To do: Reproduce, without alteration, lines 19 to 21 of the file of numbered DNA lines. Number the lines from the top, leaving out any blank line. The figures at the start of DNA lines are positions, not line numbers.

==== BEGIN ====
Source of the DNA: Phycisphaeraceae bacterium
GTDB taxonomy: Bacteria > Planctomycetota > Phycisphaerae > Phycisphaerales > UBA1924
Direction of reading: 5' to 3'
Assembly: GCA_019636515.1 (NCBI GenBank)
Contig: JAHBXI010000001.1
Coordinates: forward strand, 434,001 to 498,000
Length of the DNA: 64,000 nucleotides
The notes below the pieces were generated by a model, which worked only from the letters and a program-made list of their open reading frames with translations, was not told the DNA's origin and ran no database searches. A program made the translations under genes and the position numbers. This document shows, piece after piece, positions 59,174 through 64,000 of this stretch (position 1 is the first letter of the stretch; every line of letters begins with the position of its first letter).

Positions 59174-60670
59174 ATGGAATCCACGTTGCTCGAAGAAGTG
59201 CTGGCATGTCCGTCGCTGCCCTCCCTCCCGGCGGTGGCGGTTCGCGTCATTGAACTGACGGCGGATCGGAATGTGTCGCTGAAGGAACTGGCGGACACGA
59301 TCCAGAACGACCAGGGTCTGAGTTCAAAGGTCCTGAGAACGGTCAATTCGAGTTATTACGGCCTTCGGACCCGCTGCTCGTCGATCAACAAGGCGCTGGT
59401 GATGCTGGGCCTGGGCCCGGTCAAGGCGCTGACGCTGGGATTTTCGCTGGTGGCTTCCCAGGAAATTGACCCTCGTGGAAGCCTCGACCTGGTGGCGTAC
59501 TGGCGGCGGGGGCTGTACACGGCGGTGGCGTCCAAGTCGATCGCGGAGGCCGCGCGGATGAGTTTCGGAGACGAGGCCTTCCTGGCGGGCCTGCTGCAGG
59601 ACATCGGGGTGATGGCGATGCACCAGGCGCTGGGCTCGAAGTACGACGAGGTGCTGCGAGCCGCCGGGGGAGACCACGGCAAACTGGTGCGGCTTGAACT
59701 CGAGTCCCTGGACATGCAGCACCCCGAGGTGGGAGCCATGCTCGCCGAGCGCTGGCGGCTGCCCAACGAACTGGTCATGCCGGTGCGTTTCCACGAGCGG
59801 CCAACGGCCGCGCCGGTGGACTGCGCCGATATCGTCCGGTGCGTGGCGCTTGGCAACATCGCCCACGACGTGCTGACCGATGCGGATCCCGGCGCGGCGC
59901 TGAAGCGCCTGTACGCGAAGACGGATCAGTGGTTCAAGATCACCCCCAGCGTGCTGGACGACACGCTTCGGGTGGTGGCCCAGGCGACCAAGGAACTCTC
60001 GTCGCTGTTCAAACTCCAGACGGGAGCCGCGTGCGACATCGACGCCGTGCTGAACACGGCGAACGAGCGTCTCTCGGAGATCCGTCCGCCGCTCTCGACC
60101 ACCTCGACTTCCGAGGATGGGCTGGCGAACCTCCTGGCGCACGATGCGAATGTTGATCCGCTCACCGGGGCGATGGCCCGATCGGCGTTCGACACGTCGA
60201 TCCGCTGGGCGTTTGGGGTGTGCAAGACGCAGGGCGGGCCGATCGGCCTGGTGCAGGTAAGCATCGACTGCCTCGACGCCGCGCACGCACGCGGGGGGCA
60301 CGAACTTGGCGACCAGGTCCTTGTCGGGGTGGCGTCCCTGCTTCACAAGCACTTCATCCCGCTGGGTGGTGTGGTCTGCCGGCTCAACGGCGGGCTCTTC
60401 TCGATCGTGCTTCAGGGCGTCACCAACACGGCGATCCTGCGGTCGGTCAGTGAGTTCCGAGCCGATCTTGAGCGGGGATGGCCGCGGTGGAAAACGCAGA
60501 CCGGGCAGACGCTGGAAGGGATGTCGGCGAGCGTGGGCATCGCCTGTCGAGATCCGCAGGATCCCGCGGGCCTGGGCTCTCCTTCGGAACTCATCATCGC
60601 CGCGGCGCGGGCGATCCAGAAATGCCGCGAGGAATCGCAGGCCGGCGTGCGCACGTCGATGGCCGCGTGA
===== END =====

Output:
60001 GTCGCTGTTCAAACTCCAGACGGGAGCCGCGTGCGACATCGACGCCGTGCTGAACACGGCGAACGAGCGTCTCTCGGAGATCCGTCCGCCGCTCTCGACC
60101 ACCTCGACTTCCGAGGATGGGCTGGCGAACCTCCTGGCGCACGATGCGAATGTTGATCCGCTCACCGGGGCGATGGCCCGATCGGCGTTCGACACGTCGA
60201 TCCGCTGGGCGTTTGGGGTGTGCAAGACGCAGGGCGGGCCGATCGGCCTGGTGCAGGTAAGCATCGACTGCCTCGACGCCGCGCACGCACGCGGGGGGCA